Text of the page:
Research, plans to spend several million dollars to create practice guidelines and to assess the effectiveness of different approaches to the diagnosis and management of medical problems to determine which most effectively achieve beneficial outcomes. It will be up to us to ensure that the patient's outcome, not government's, insurers', and investors' bottom line, remains the primary concern. It was Oregon's application of traditional cost-effectiveness theory that produced a prioritized list of health care services for Medicaid reimbursement in which dental tooth capping took precedence over a life-saving appendectomy for acute appendicitis or surgery for ectopic pregnancy, despite the virtually 100% effectiveness of these procedures in treating otherwise generally fatal conditions. To economists, the goal is to maximize health benefits within society without regard for individual welfare. The obvious absurdities sent the Oregon Health Services Commission back to the drawing board to factor in the powerful human proclivity to rescue endangered life, dubbed the "Rule of Rescue" by Jonsen, who also recognized the difficulties it posed for resource allocation planning. Moreover, although the Rule of Rescue may be most compelling in the context of lifesaving interventions, it is also a factor whenever a patient is in need of treatment that may be costly but is clearly most effective for that individual. Our obligations will be: (1) to ensure that quality does take precedence over cost in the care of our patients; (2) to monitor outcomes and effectiveness research closely to be sure that the premises upon which it is based are valid; and (3) to continue to lead in practice guideline development and assume leadership in the evaluation of their effectiveness and impact on medical practice. There were times this year when I felt like the little Dutch boy with his finger in the hole in the dike. Confucius was wrong though. I have not been lonesome. I feel like I know most of the 5000 members of AISIGIE from the letters I have sent to you, the hundreds that I have received personally, and the copies of correspondence to HCFA and Congress that members have sent to me. I have shared your anger and frustration as well as your gratitude for the successes we have achieved. Your communications have helped to bolster my resolve to continue the battle. Now, Dr. John Bond, your assignment, should you choose to accept it, is to continue to lead the fight in all these spheres with your usual flare and determination. Thank you all for your support. Barbara B. Frank, MD Haverford, Pennsylvania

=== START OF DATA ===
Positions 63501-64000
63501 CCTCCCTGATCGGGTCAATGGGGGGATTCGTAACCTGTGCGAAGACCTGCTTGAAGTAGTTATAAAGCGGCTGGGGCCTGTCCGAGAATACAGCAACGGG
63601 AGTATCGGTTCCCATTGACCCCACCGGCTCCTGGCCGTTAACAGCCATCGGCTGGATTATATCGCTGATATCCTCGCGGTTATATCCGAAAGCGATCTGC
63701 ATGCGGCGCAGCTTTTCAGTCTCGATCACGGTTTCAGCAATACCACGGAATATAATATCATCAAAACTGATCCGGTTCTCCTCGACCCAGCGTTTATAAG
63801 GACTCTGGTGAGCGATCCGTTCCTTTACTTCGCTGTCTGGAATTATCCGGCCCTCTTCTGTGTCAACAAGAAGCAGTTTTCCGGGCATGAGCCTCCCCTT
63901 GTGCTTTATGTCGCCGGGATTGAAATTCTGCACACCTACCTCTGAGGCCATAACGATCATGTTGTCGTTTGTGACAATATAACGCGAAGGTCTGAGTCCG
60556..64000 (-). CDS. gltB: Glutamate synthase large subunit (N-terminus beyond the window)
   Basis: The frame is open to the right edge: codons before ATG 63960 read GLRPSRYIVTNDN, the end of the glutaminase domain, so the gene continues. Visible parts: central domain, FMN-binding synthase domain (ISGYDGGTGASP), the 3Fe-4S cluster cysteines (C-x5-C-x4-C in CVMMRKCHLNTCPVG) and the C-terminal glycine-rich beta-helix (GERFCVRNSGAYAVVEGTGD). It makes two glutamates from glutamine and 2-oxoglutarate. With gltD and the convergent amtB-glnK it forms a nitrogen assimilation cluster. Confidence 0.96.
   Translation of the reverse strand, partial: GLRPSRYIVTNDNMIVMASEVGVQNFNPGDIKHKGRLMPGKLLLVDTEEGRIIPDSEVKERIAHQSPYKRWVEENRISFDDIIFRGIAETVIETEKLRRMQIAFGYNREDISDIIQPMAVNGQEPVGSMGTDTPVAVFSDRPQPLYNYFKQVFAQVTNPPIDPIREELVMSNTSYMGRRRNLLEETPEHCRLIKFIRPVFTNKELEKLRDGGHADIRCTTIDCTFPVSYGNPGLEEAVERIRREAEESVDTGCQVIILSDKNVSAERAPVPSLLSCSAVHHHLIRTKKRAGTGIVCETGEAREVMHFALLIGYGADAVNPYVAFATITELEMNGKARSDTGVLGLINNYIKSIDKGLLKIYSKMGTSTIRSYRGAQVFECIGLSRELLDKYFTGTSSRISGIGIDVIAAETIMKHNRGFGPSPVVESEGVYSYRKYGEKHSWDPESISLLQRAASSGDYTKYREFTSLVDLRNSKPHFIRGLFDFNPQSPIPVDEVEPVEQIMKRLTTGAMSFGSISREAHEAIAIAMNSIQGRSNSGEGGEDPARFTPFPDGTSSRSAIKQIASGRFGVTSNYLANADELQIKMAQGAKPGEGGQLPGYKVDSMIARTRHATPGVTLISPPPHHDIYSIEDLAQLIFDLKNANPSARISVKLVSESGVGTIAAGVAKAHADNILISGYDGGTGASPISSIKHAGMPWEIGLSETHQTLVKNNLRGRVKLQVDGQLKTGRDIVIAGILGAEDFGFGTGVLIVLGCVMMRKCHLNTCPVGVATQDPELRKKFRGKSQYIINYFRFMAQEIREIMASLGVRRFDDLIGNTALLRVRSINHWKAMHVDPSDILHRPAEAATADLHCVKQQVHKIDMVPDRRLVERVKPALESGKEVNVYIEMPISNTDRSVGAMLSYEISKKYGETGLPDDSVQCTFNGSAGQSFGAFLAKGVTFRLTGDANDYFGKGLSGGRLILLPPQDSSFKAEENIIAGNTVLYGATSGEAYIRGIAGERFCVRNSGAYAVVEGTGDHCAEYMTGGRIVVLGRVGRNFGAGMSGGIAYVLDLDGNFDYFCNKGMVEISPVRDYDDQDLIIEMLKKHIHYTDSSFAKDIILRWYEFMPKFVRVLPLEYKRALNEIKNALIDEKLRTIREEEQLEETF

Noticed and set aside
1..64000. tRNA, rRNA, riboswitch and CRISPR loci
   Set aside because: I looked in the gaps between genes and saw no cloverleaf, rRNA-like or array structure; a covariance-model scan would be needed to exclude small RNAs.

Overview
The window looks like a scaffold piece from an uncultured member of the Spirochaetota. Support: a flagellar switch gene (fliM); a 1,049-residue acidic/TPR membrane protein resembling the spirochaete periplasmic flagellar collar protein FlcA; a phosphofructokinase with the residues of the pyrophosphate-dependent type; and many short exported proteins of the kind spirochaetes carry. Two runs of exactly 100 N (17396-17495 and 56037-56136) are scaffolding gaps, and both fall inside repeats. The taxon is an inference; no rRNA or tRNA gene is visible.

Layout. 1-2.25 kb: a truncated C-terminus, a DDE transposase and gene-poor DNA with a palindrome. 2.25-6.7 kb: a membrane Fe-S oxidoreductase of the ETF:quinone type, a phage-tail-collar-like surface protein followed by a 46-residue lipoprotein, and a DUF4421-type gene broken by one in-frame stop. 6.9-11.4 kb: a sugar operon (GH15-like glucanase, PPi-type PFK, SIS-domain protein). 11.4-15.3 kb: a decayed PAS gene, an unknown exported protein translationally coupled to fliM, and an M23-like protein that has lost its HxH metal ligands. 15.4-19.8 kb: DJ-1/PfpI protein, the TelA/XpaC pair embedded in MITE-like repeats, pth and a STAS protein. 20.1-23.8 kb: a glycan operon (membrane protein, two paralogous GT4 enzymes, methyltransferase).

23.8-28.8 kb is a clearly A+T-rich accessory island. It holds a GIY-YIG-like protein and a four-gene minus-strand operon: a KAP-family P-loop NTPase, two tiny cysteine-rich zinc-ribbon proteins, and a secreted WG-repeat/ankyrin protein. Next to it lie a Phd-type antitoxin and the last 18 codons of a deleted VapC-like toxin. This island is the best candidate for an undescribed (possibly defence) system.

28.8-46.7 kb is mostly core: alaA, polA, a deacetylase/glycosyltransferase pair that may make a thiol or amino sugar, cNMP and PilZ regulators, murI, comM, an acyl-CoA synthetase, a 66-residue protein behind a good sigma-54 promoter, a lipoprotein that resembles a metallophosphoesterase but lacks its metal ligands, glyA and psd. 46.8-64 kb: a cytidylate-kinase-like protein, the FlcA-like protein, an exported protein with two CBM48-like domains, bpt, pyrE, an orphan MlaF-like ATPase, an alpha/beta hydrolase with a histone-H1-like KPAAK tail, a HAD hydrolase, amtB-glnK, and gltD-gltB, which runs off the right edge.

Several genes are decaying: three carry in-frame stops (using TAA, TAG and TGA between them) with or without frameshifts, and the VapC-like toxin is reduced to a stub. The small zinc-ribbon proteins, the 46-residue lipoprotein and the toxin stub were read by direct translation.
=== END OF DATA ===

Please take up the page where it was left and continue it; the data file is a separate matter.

VOLUME 38, NO.5, 1992

From the Rostrum

Advanced endoscopic training: teaching us older dogs some new tricks The primary responsibility of the governing board of a professional medical society is, of course, to respond to the stated needs of its membership. Recognizing all of the highly successful current and recent A/S/G/E projects and programs, we must confess that one of the most frequently cited priorities of our members has not yet been successfully addressed-how can A/S/G/E members obtain hands-on training to perform endoscopic procedures which either were not taught during formal training, or were developed after graduation from formal training? A correlative of this question is how can members obtain hands-on training with an experienced teacher to improve their performance of basic endoscopic procedures they already perform? The A/S/G/E has been a leader among professional gastrointestinal societies in establishing standards for training and credentialing. The bottom line appropriately has been the greatest benefit for patients with digestive disorders. As these standards and guidelines have been promulgated, however, many conscientious and skilled endoscopists have been caught between the completion of their fellowship training and the rapid development of new, highly technical advances in our specialty. Our training standards rightfully declare that acquiring competence in new techniques, or major extensions of established procedures, requires not only didactic course instruction, but also hands-on training under the supervision of a skilled and experienced teacher. What we haven't yet solved, however, is the frequently asked question, "Okay, but where do I go to get such required training?" An informal query of training programs conducted by 631